In this article I tried to analyse and explain performance of the most frequent calls from .Net logging frameworks. All experiments were provided with log4net and NLog libraries, at Windows 10 x64 Intel with M.2 SSD.
Long story short — just check table below. It can be used as proof of fast (or slow) behavior of code.
Raw results are available at GitHub. Source code is there too, however you need to install .Net 4.7.2 and Microsoft Visual Studio 2017 or newer.
First, let’s measure how much time library spends on the calls, which do not lead to IO operations. In the most cases (based on my experience) developers turn off Debug level in production. However, logger calls do remain, but they do nothing (except some checks).
First of all — results:
And source code:
Let’s understand, why these tests are important for us:
- I used experiences under the most popular libraries
- NLog and log4net have different function signatures for small arguments count (see below log4net and next — NLog).
- Theory: .Net CLR should do boxing for a call with value type, for example — for int. Also, new object in heap is not needed, because logs are turned off. However, NLog does not exhibit this behavior (because of generic function signature), so looks like it should work faster.
- Both libraries have the same signatures for calls with many arguments, therefore it is better to understand:
- Is it faster to call functions with fewer argument counts? If yes: how much faster?
- Are there any performance difference between log4net and NLog, if calling method ```Is…Enabled```.
Now let’s understand the results:
- NLog uses function generic arguments, so it works faster for a case, when real logging is not needed. So, if your application needs ```Debug``` level only in tests, then you can just replace library used, which will lead to performance boost (and user’s experience improvement).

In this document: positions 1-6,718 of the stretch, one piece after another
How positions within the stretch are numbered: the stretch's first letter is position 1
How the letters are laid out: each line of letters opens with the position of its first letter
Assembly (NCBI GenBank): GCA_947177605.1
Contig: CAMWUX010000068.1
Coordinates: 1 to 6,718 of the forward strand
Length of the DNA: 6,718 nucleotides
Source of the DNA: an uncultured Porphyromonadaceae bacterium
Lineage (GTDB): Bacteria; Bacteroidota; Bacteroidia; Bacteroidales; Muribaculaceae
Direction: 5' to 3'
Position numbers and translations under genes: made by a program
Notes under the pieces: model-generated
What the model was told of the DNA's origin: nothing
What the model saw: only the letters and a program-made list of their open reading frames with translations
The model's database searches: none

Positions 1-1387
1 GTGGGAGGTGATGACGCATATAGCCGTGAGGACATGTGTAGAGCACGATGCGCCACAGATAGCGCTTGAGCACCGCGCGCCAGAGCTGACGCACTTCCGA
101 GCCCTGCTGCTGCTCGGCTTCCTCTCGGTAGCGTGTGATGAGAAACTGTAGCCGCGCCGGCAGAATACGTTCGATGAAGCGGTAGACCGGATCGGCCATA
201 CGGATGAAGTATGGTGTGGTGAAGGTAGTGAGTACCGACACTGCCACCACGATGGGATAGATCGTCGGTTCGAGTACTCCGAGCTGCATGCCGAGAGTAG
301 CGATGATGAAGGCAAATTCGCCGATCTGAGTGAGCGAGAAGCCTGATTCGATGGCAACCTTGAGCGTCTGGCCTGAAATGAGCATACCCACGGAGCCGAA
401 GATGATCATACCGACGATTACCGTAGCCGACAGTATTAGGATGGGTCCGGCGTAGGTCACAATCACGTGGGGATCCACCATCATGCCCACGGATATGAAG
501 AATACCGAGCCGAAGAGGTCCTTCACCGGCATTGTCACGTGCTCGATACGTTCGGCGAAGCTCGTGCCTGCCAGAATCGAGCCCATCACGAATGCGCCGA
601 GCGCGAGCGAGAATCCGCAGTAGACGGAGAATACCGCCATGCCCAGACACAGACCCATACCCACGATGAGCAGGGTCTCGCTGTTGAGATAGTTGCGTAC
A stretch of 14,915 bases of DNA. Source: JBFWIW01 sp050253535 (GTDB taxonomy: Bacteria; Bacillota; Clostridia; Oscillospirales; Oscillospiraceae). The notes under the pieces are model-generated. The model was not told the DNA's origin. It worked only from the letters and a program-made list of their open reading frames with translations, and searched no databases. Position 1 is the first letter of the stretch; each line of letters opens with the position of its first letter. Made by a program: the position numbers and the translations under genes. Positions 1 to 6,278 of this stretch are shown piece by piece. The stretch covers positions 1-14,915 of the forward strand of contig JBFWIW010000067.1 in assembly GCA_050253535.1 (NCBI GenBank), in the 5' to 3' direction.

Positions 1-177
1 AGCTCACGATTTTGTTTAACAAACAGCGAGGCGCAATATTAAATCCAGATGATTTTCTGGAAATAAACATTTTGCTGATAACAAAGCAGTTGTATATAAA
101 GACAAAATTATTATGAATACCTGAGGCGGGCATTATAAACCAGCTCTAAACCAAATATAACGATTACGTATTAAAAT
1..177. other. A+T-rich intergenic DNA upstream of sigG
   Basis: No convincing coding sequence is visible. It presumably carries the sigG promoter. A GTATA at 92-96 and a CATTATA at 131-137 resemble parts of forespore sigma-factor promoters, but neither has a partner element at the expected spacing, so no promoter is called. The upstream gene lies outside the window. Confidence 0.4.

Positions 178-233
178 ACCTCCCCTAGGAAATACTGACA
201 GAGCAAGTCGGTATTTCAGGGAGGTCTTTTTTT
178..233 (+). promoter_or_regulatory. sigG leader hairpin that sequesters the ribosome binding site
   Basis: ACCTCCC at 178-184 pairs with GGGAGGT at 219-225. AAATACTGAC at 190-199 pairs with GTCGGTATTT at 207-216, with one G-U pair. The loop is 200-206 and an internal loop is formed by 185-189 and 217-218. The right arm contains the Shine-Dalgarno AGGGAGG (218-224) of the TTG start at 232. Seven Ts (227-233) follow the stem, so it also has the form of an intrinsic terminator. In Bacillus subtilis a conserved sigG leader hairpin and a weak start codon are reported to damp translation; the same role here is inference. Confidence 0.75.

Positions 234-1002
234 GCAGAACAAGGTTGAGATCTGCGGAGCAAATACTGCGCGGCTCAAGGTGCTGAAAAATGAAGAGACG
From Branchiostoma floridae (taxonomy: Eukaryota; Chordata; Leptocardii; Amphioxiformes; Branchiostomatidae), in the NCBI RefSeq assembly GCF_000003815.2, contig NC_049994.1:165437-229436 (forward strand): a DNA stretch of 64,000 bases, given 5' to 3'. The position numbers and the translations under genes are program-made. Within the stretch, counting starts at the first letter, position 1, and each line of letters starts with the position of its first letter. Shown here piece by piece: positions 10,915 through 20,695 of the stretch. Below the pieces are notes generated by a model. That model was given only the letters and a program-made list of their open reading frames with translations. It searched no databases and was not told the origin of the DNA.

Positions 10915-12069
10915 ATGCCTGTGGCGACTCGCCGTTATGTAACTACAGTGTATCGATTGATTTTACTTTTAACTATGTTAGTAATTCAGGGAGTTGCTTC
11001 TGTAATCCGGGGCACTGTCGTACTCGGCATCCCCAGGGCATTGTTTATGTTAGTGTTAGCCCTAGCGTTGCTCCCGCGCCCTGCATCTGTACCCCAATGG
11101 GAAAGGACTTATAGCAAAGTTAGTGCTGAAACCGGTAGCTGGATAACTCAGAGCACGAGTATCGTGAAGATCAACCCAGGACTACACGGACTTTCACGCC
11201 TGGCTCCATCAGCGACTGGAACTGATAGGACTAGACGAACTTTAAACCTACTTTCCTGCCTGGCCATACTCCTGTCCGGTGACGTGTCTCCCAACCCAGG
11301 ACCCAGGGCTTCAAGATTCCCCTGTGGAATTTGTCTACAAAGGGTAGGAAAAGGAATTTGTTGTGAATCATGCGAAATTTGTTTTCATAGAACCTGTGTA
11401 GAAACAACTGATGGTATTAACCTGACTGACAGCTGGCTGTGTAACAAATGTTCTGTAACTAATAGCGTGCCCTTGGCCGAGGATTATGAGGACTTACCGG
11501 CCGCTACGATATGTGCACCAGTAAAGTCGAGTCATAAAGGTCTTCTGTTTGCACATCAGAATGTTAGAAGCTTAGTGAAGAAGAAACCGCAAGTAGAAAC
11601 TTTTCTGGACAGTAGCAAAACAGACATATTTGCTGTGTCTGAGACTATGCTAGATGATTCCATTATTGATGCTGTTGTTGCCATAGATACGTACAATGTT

- If logging is usually turned off, and you want to call logging with many arguments, then it is better to split this call to multiples. This simple refactoring improves speed of your code by multiple times.
- If you write with method and with object parameter, usually it is better to create another one, with a generic signature. Such small optimization leads to performance boost, as an example — see difference between Log4NetSingleReferenceParam and Log4NetSingleValueParam.
The most of .Net applications (by my observation) do file logging. Therefore, let’s compare its performance. For the first simple case let’s configure our loggers to write data into the files without any buffering, any additional tricky locks, etc.
And source code:
As you can see, the configuration is the same, however:
- NLog is much faster than log4net (difference is about 15%)
- Based on performance measurement, it is more effective to call log methods with a lower parameter count (to be honest: log method should be generic, like Debug<TArg1, TArg2, …, TArgN>(…), instead of Debug(string format, params object args)). However, it is important to remember, that more parameters lead to a bigger output line, therefore, only NLog vs log4net comparison is right (with the same parameter count).